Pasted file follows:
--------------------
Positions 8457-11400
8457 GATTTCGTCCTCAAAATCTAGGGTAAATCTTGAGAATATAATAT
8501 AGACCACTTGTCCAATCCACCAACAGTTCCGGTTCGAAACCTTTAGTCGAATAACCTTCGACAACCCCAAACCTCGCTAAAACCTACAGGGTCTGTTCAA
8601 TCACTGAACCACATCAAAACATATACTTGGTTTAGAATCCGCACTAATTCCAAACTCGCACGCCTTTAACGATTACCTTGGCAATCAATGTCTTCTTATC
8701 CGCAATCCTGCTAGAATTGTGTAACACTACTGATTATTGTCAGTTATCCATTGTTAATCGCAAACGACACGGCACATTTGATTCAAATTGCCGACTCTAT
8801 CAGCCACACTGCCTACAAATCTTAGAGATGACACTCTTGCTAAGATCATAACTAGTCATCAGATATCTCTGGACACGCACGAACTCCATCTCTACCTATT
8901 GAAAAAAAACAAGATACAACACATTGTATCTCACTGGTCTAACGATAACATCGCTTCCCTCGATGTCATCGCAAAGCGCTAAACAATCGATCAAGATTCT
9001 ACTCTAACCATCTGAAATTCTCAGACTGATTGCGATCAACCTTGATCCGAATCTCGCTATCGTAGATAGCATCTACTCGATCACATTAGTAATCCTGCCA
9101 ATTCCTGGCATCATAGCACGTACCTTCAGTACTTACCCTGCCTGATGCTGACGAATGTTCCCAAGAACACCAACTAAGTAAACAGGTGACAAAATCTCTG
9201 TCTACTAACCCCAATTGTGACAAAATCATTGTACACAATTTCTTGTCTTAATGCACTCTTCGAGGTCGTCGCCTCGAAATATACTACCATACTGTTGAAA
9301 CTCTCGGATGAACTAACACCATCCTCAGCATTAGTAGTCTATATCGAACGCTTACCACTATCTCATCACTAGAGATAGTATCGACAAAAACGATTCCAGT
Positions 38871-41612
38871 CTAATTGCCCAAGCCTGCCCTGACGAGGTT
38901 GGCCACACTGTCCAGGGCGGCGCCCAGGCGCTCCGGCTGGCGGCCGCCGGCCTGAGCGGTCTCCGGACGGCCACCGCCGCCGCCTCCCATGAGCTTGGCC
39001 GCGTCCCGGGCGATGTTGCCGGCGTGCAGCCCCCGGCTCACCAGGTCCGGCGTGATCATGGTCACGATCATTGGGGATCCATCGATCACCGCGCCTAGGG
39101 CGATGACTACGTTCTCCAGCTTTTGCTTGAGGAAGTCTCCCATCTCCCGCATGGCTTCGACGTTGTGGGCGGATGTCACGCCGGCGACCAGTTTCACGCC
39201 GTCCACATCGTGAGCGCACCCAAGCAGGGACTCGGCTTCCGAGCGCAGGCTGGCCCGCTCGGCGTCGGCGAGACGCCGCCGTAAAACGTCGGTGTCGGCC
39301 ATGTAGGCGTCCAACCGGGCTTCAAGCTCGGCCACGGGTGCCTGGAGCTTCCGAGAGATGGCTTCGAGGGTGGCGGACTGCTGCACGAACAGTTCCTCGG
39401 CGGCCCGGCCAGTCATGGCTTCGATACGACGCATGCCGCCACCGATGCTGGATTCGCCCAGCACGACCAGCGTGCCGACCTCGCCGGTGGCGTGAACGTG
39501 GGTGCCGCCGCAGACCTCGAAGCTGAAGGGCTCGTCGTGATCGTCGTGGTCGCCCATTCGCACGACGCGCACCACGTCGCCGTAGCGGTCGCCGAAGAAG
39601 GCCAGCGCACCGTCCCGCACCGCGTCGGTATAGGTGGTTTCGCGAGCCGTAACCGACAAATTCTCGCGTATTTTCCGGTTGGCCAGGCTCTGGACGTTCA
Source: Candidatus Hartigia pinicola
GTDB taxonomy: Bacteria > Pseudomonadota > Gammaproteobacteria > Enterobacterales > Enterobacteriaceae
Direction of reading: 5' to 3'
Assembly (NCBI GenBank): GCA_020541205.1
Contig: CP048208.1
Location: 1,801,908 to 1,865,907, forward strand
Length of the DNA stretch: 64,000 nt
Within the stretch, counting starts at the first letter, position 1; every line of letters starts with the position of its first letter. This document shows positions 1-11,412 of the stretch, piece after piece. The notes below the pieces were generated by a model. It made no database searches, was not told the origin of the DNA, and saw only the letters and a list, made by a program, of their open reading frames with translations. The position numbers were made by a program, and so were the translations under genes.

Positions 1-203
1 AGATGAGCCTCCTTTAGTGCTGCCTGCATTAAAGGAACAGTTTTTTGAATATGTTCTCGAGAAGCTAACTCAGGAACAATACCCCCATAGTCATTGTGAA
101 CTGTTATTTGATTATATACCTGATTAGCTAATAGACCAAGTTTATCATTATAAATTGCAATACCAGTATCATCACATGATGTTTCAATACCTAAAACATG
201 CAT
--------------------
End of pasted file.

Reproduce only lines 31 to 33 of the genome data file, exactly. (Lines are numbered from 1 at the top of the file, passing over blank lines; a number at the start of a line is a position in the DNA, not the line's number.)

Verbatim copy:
1 AGATGAGCCTCCTTTAGTGCTGCCTGCATTAAAGGAACAGTTTTTTGAATATGTTCTCGAGAAGCTAACTCAGGAACAATACCCCCATAGTCATTGTGAA
101 CTGTTATTTGATTATATACCTGATTAGCTAATAGACCAAGTTTATCATTATAAATTGCAATACCAGTATCATCACATGATGTTTCAATACCTAAAACATG
201 CAT